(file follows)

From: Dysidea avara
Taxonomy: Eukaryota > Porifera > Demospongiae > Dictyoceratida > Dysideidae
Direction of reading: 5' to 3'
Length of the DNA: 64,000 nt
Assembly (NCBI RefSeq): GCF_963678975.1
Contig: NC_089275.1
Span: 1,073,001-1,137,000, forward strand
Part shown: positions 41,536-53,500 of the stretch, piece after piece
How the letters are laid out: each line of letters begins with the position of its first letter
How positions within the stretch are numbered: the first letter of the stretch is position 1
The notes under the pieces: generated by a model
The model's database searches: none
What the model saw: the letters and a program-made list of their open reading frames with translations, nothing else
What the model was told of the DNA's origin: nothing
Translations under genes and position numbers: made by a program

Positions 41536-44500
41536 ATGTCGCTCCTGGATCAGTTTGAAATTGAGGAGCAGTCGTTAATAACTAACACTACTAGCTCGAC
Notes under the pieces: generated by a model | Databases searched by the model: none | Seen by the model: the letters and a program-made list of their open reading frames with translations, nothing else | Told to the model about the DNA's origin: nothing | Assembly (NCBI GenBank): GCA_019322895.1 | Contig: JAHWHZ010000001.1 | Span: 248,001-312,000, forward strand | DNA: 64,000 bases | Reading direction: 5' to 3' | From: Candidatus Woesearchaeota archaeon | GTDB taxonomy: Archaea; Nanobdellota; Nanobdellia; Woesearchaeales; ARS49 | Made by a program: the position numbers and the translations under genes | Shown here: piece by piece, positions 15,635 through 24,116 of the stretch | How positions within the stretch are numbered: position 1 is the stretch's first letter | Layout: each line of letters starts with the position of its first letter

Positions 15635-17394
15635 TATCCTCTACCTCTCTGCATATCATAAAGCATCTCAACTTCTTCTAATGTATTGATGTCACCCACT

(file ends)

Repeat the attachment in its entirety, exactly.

From: Dysidea avara
Taxonomy: Eukaryota > Porifera > Demospongiae > Dictyoceratida > Dysideidae
Direction of reading: 5' to 3'
Length of the DNA: 64,000 nt
Assembly (NCBI RefSeq): GCF_963678975.1
Contig: NC_089275.1
Span: 1,073,001-1,137,000, forward strand
Part shown: positions 41,536-53,500 of the stretch, piece after piece
How the letters are laid out: each line of letters begins with the position of its first letter
How positions within the stretch are numbered: the first letter of the stretch is position 1
The notes under the pieces: generated by a model
The model's database searches: none
What the model saw: the letters and a program-made list of their open reading frames with translations, nothing else
What the model was told of the DNA's origin: nothing
Translations under genes and position numbers: made by a program

Positions 41536-44500
41536 ATGTCGCTCCTGGATCAGTTTGAAATTGAGGAGCAGTCGTTAATAACTAACACTACTAGCTCGAC
Notes under the pieces: generated by a model | Databases searched by the model: none | Seen by the model: the letters and a program-made list of their open reading frames with translations, nothing else | Told to the model about the DNA's origin: nothing | Assembly (NCBI GenBank): GCA_019322895.1 | Contig: JAHWHZ010000001.1 | Span: 248,001-312,000, forward strand | DNA: 64,000 bases | Reading direction: 5' to 3' | From: Candidatus Woesearchaeota archaeon | GTDB taxonomy: Archaea; Nanobdellota; Nanobdellia; Woesearchaeales; ARS49 | Made by a program: the position numbers and the translations under genes | Shown here: piece by piece, positions 15,635 through 24,116 of the stretch | How positions within the stretch are numbered: position 1 is the stretch's first letter | Layout: each line of letters starts with the position of its first letter

Positions 15635-17394
15635 TATCCTCTACCTCTCTGCATATCATAAAGCATCTCAACTTCTTCTAATGTATTGATGTCACCCACT